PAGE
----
The general opinion of antiquity is that Nimrod incited the people against God.  Josephus remarks that as they saw the destruction of the flood (it took some convincing to get them to come down from the mountains), and led the people to build a tower that would reach into the heavens (literally!) so they could bring war against God for destroying their forefathers, and preventing God from flooding the earth again.  It is true the text does not reveal this much; however it is quite interesting to note that they used tar, or bitumen, as mortar between the bricks of the tower, as this likely made the tower waterproof.  This would illustrate A) their lack of trust in God’s promise, as He said he would never again flood the earth and destroy all living things again, and B) their misunderstanding of God’s all-powerful nature, and lastly C) their thought that God was against them in some way.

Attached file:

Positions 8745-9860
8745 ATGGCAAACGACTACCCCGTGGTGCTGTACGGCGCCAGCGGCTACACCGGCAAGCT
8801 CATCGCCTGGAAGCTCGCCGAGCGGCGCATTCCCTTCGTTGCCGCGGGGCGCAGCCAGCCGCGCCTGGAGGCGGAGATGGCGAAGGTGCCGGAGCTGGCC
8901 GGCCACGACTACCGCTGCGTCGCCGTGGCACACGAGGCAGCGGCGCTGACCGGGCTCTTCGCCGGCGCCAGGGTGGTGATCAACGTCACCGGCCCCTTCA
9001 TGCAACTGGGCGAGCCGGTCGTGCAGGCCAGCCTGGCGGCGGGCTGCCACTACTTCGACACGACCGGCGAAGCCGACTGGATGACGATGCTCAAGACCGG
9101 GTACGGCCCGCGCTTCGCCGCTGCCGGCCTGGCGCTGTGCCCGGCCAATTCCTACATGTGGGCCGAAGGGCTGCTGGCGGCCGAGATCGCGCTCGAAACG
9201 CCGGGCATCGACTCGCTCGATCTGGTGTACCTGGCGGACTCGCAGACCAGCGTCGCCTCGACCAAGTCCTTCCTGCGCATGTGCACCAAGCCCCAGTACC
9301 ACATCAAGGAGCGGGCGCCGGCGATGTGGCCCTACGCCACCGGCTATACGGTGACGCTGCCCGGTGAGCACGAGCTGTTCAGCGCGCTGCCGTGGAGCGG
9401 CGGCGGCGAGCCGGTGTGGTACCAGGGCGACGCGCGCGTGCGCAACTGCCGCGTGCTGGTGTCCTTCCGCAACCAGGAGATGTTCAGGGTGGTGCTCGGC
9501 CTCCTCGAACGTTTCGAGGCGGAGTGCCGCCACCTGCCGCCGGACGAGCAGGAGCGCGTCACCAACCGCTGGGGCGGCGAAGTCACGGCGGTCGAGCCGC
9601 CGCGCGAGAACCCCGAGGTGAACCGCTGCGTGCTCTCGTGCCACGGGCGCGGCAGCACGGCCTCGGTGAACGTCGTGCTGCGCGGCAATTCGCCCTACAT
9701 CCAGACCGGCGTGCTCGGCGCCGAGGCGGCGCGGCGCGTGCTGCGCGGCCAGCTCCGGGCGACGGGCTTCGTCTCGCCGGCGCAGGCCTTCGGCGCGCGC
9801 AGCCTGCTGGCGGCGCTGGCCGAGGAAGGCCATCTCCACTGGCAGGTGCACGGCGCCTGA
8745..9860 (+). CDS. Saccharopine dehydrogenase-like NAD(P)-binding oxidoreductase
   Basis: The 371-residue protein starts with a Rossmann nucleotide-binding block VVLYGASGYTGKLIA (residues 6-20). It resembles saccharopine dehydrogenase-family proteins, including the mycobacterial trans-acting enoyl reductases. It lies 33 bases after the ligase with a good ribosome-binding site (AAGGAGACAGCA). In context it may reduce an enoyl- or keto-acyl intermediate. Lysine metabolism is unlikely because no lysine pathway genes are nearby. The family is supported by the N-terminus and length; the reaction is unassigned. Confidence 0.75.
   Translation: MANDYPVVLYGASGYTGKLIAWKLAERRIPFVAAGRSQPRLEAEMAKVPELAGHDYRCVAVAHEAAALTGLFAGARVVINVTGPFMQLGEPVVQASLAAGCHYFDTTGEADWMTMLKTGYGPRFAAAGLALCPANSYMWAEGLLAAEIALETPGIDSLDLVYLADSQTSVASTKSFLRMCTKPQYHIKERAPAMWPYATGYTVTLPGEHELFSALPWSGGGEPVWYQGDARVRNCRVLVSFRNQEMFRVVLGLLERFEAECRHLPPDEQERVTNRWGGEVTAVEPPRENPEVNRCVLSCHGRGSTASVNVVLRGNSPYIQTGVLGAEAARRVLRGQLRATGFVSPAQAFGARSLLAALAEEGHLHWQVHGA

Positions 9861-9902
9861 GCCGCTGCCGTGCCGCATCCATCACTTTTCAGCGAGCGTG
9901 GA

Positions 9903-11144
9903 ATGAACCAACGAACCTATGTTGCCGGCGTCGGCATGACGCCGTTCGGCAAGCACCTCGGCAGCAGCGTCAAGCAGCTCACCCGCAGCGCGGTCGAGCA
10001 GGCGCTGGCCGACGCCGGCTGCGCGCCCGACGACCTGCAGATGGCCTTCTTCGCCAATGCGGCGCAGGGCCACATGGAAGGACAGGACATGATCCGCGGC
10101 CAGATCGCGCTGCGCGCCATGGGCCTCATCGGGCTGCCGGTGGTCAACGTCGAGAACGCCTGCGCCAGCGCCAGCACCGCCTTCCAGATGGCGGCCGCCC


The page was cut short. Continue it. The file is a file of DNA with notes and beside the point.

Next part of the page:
Alter’s commentary notes the wordplay happening here:  The men say “Come, let us make bricks…” and “Come, let us build for ourselves a city…”.  In turn, God plays along and says “Come, let Us go down there and confuse their language.” (Gen. 11:7).  Additionally, there is an illustration of the punishment fitting the crime: Their desire was to be united, but God instead creates a situation which results in their scattering.

We can empathize with Nimrod and the people in a way.  If they did not know or trust God, the only other thing they would try to trust in would be themselves.  If such a calamity as the flood could have occurred and wiped almost everyone out, they probably felt they were safer in numbers.

Genesis 10 is commonly referred to as the “Table of Nations” as it acts as historical documentation as to the first major propagation of peoples to different lands, ultimately becoming 70 different nations (that is the number of descendants in this chapter.)  About two of the names in particular, we are given slightly more detail.  Of Nimrod, it was written he was “like a mighty hunter”, and of Peleg it was written that “in his days the earth was divided.”  Let’s research these names a bit.